JOHANNESBURG — After months of debate and controversy, South Africa’s political scene has suddenly fallen quiet as parties are giving voters time to deliberate their choices in Wednesday’s poll. The vote is the nation’s fifth since South Africa became a democracy in 1994.
In 1994, nearly 20 million South Africans lined up for hours to vote in the nation’s first democratic election.
For most South Africans, it was their first chance to participate fully in their society, following the end of the apartheid system that denied black South Africans the right to full citizenship.
But since that day, the nation has never seen that much enthusiasm at the polls, and voters this year say they are less likely than ever to vote.
Some eligible voters say they are disgusted by the wave of corruption allegations that has washed over African National Congress leader, President Jacob Zuma.
Others say they are disappointed that the ruling ANC has failed to extend basic services like clean water and electricity to all South Africans, and that the gap remains too wide between the haves and the have-nots.
Perhaps with this in mind, Zuma’s call to South Africans days before the election was not for them to support him. It was for them to vote, period.
He even encouraged journalists, who he had accused just minutes earlier of not treating him fairly in their coverage of a recent scandal over his alleged use of $23 million dollars of government money to upgrade his personal home.
“I would like to use this opportunity, really, to say, on Wednesday, 7th of May, is voting time. And I hope you guys are going to vote. You guys. Because I always see you near voting polls, not voting. Everybody should come out and vote. Employers, please allow workers to go out and vote. ... It is just one day, and they must be allowed to go and vote, and make their choice as determined by our constitution. So I am appealing to everyone to cooperate with everyone on that day,” said Zuma.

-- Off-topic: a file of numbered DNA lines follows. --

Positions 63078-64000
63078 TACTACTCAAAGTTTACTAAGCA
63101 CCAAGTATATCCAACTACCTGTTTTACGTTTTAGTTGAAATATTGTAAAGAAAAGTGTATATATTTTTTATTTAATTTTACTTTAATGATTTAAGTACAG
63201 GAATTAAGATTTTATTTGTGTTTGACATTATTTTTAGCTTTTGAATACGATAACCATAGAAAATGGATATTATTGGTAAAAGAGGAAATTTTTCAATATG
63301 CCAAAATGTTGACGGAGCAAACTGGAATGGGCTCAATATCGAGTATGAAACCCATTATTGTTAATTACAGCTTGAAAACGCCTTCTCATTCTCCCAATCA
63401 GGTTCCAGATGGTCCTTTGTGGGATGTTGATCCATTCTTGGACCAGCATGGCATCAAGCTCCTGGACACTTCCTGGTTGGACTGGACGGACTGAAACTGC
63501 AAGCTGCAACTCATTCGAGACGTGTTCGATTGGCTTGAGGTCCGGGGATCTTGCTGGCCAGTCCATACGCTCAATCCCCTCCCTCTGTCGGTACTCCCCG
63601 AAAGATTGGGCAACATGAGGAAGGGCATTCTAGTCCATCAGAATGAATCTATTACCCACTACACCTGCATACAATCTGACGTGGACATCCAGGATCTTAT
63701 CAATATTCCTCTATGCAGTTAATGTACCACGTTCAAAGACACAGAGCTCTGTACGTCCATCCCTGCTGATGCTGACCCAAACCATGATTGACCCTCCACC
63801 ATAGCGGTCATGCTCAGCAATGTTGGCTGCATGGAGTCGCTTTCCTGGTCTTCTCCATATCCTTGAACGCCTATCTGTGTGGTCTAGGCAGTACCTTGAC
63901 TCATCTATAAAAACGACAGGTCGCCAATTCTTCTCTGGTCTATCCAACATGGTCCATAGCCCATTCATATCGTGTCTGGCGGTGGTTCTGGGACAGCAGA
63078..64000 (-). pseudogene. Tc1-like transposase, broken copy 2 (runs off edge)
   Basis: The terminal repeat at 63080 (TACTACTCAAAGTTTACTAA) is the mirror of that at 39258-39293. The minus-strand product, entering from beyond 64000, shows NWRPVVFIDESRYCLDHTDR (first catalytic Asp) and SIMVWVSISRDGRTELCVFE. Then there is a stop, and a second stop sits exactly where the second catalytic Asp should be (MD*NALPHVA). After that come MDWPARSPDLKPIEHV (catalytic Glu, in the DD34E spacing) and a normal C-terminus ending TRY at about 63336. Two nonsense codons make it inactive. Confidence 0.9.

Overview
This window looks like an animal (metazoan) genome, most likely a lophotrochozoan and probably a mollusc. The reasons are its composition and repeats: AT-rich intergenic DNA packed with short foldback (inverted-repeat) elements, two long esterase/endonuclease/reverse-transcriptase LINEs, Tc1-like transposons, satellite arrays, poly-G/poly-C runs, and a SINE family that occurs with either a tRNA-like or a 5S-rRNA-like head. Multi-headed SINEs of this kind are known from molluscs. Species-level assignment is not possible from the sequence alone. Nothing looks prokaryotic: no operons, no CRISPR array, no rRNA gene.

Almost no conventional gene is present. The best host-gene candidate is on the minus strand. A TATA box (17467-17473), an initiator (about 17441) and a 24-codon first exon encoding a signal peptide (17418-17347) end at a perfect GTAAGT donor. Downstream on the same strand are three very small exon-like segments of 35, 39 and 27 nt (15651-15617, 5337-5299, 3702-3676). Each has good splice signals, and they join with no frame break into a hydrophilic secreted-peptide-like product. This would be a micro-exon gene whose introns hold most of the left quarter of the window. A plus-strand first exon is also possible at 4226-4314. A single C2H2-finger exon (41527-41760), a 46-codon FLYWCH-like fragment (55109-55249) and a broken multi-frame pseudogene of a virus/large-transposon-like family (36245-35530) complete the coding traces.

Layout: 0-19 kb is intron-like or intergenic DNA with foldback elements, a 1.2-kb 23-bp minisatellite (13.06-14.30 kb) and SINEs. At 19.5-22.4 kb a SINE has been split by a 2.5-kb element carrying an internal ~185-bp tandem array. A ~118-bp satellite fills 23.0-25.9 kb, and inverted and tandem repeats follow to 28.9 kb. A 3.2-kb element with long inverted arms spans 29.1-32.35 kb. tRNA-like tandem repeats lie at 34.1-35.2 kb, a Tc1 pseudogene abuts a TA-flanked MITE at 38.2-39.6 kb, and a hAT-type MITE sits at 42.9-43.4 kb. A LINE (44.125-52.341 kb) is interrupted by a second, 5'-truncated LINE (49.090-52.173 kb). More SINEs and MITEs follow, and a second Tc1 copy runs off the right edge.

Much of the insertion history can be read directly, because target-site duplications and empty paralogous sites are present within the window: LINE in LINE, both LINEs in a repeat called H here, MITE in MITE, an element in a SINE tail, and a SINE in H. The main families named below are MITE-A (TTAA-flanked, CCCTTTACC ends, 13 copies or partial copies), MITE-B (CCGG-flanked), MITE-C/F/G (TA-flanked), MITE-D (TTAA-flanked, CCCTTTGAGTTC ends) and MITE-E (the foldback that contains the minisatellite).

Some areas have declared themselves “no-go areas” for voting officials, such as the Johannesburg area township of Gugulethu, where people held protests this week over the lack of basic services.
Elsewhere, in a town in North West province, the president himself was unable to attend a rally before the vote because of volatility.
Results are expected May 10. and local pollsters have predicted the ANC will win with 63 percent of the vote.
Zuma said he was confident of victory. “We think the ANC will win the elections. Overwhelmingly, not just by, you know, skin of the teeth,” he said.
It is a softer version of something Zuma’s colleagues have often said during the campaign, which predicted an ANC win, “whether you like it, or not.”
Those words, perhaps, will strike a chord with many South Africans who say that in the 20 years between apartheid and democracy, too little has changed and they have exchanged one corrupt regime for another.